It pays to compare your cruise line shore excursions here.
Besides the beaches, visitors to Honolulu can take tours of the countryside surrounding the downtown area. These tours are amazing, bringing visitors to some of the most beautiful rain forests and volcanoes in the world. Animal and plant life are abundant, and the scenery is unsurpassed. A five-minute car ride from Honolulu brings visitors into some of Nature's most beautiful and awe-inspiring sights. Several museums, including the Bishop Museum, combine exhibits on Hawaiian natural history with lessons about history and culture of its many diverse peoples. The Waikiki Aquarium is the third oldest public aquarium in the United States, and it features many of Hawaii's most interesting sea animals. The Honolulu Zoo also features some of the unique mammals, birds, and reptiles that inhabit the forests just outside of the city.
From Aloha Tower, you can catch free shopping shuttles to Walmart and Hilo Hatties.
Ala Moana Shopping Center An international center of more than 200 stores and restaurants, Ala Moana is renowned as one of the largest open-air shopping centers in the world. It is a veritable shopper's paradise, with national and international stores from Banana Republic, Tiffany, and Neiman Marcus to Cartier, YSL, Louis Vuitton, and Burberry - side-by-side with unique surf apparel and gift shops that make "Hawaiian style" an experience like no other. It's no wonder more than two million people visit Ala Moana Center each month.
Chinatown Shops Honolulu's 200-year old Chinatown is a wonderland of shops that feature herbs, fresh produce, fish markets, restaurants and a rainbow of fresh flower leis. Here a mix of Asian cultures is concentrated in an area where exotic spices infuse the air and the way to good health is through acupuncture and herbalists.
The official U.S. currency is the United States dollar (symbol: $). ATM's everywhere.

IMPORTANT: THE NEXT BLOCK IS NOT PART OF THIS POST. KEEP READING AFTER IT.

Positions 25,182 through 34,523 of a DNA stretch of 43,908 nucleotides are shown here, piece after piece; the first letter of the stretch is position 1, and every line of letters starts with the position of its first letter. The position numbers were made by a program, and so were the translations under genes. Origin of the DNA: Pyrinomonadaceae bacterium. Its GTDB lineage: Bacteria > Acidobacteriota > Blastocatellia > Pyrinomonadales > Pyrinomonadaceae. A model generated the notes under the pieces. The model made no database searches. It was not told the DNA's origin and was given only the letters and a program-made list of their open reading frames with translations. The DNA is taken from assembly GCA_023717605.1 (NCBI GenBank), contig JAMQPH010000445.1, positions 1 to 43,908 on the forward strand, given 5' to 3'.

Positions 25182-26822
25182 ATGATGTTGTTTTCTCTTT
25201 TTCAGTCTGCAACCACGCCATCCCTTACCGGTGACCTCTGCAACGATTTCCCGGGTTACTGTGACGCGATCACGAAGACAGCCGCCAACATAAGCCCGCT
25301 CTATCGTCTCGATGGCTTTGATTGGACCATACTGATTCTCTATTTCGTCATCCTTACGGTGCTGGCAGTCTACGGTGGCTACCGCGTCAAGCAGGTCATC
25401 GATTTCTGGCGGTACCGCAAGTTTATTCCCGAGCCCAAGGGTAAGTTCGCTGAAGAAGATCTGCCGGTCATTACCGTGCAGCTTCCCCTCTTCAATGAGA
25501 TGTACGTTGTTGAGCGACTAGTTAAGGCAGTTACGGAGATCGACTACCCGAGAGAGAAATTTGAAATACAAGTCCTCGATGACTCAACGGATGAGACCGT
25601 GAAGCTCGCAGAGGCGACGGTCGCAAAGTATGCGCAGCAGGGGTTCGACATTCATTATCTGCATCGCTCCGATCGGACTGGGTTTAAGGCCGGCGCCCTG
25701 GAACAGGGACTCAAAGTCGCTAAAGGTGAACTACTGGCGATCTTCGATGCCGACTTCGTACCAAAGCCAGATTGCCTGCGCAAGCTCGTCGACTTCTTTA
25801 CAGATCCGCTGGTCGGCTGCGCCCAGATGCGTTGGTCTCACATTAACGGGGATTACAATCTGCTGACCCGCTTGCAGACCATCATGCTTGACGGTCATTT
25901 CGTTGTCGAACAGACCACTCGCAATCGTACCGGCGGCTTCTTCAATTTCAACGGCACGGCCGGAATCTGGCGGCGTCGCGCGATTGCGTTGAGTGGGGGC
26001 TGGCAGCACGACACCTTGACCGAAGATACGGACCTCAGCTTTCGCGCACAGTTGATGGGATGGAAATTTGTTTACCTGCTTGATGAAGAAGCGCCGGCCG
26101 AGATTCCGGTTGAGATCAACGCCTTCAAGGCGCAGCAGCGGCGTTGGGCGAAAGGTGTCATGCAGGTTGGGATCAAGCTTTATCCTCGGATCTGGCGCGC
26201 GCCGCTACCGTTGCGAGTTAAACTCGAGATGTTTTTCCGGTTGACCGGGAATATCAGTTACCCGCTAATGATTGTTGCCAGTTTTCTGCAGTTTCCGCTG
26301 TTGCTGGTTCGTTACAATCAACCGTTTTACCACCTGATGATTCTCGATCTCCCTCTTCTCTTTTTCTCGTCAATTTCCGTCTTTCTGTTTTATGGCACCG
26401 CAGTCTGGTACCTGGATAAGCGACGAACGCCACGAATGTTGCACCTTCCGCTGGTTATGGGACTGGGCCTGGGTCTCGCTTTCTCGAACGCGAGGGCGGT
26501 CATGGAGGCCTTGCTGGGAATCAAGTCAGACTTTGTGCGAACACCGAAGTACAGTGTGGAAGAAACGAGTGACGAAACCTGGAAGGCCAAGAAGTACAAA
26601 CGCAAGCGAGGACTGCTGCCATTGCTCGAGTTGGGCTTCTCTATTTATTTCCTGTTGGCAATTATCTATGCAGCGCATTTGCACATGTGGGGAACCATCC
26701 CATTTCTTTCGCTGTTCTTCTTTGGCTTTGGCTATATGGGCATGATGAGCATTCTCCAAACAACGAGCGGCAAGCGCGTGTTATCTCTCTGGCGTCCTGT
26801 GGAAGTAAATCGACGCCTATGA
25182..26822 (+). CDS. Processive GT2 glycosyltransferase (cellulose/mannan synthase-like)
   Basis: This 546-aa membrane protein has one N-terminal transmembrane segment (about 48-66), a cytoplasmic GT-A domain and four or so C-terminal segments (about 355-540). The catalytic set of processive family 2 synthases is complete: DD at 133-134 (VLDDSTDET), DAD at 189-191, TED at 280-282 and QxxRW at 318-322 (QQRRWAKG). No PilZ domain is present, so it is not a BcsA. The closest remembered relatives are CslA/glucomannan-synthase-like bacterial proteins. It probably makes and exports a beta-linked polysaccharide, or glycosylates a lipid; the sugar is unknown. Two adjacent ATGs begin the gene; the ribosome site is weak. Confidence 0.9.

Major credit cards such as Visa and MasterCard are widely used and accepted, even for transactions worth only a few dollars. In fact, in some cases, it may be the only way to make a transaction. Note to overseas visitors: Prices of goods and services always seem lower than they really are, as taxes and gratuities are seldom included.
Most states have a sales tax, ranging from 2.9% to nearly 10% of the retail price; 4-6% is typical. Sales tax is almost never included in posted prices (except for gasoline, and in most states, alcoholic beverages consumed on-premises), but instead will be calculated and added to the total when you pay.
Tipping in America is widely used and expected. While Americans themselves often debate correct levels and exactly who deserves to be tipped, generally accepted standard rates are:
Many WiFi cafes and malls around.
In major metropolitan areas like New York and Los Angeles, many drugstores and supermarkets are routinely open 24 hours per day, 7 days per week, while department stores, shopping centers and most other large retailers are typically open from 10 a.m. to 9 p.m. Monday to Saturday, and often with shorter hours on Sundays - generally 11 a.m. or noon to 5 or 6 p.m. On holidays, the tendency is to remain open (with the exception of the most important holidays like Thanksgiving Day and Christmas Day where stores are generally closed)